Big city kayak fishing is a different beast—in this case, an Australian fur seal. We join James from Victoria Fishing as he paddles and fishes in central Melbourne’s Yarra River estuary. He shows how this urban waterway hosts an impressive wealth of marine life including snapper, bream, mulloway, estuary perch and a frisky fur seal that catches a fish of its own. What will the seal make of its kayak-bound competition?
Today We Fish for Pinkies
James and friend Derek begin their day on a calm, sunny morning in Melbourne’s central business district. “We’ve had a rainfall, so the water’s not the best quality,” James says, “but…hopefully we can get onto a few fish.” The pair plan to use soft plastic swimbaits on light tackle to target juvenile Australasian snapper, also known as pinkies.
The anglers catch a couple of pinkies before a fur seal shows up in their midst. The seal bursts out of the water with a big mulloway grasped in its jaws, smashing the fish against the water’s surface multiple times to finish it off. Then the seal seems to take note of the anglers floating nearby.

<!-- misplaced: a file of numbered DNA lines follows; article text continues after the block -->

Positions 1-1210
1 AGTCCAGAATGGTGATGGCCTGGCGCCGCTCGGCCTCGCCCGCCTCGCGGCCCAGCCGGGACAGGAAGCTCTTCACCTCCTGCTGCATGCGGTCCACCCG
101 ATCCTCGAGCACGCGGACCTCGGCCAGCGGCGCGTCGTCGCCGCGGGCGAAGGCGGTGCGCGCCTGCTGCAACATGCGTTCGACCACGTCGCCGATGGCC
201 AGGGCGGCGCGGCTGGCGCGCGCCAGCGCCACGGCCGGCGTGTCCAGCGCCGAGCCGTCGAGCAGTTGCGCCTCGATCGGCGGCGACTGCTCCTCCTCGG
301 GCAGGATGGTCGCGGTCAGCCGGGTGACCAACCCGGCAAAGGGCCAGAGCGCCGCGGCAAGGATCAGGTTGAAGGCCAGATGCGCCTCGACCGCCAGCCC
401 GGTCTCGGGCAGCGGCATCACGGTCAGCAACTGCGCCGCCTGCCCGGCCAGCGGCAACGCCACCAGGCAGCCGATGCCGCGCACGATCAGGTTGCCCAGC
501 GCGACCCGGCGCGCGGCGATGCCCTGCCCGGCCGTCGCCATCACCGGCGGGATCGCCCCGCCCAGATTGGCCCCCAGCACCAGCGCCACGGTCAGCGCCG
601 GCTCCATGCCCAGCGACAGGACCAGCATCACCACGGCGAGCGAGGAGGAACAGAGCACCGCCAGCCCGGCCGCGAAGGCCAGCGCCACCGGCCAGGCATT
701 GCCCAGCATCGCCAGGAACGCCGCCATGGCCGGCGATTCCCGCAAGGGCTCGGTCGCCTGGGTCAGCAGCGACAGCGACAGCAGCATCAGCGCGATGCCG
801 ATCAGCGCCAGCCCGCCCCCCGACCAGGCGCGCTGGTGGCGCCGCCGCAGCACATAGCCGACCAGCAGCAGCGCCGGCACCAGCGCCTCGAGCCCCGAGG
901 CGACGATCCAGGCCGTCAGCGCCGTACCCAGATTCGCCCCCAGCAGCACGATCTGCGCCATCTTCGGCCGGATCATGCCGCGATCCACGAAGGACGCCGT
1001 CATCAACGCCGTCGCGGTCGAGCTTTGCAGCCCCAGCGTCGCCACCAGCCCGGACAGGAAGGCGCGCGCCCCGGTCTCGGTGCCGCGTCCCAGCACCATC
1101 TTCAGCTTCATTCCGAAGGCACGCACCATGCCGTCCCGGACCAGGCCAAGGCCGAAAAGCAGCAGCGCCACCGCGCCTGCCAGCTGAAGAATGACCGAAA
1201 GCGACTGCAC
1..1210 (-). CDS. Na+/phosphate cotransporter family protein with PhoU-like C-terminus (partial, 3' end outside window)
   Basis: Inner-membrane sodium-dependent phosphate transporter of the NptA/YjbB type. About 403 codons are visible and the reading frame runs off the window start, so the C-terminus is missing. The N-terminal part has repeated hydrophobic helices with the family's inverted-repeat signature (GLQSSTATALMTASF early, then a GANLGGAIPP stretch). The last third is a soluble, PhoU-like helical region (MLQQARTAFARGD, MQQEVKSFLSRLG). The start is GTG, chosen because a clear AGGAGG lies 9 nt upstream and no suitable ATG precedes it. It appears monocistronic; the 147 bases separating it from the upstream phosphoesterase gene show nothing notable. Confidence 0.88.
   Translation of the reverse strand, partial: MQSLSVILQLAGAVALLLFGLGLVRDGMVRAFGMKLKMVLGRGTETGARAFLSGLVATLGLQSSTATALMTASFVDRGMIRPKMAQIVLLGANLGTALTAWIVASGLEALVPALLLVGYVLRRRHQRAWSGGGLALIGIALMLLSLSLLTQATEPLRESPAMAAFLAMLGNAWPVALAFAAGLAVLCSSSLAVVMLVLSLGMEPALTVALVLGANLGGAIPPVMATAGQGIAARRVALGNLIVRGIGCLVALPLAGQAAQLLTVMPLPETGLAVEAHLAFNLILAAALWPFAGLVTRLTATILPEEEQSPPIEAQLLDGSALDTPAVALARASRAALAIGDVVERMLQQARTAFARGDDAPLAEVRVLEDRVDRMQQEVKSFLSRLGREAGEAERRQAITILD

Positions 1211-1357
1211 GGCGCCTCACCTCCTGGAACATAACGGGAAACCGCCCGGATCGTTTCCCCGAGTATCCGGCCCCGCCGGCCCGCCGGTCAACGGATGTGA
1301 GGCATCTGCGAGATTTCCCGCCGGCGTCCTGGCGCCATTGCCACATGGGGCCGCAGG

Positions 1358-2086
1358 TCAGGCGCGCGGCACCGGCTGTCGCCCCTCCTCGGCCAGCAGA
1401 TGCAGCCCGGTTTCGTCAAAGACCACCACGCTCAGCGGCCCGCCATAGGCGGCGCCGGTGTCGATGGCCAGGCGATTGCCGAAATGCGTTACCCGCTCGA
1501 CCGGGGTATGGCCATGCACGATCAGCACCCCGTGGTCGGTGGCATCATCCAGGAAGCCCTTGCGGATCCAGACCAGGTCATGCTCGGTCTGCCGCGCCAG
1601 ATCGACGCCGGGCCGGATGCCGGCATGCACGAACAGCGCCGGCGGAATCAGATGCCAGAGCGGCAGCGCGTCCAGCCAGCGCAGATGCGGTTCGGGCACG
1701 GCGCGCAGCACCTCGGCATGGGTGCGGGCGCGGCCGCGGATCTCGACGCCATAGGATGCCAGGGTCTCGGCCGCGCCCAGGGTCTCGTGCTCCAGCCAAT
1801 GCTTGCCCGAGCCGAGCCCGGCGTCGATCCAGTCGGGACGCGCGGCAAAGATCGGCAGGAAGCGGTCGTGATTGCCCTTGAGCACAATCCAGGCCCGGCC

“Oh my god guys, there’s a bigass seal and he’s coming right for us!” James shouts, hunkering down in his kayak. “Don’t you dare knock me off. Don’t you dare!” But the seal backs off and feasts on a fish right in front of the anglers. “He’s actually got a very nice fish in his mouth. He’s just eating it now,” James narrates.
Fur Seals are Fine Fishing Competition
It may not seem like much fun to compete in fishing against someone with built-in flippers, but fur seals could use a leg up. Although they are now protected in Australia, the marine mammals were hunted nearly to extinction in the 1800s. While this close encounter is not the norm, fur seal sightings are becoming less rare along the southeastern coast of Australia and around Tasmania.
What would you do with a big seal barreling down on your kayak?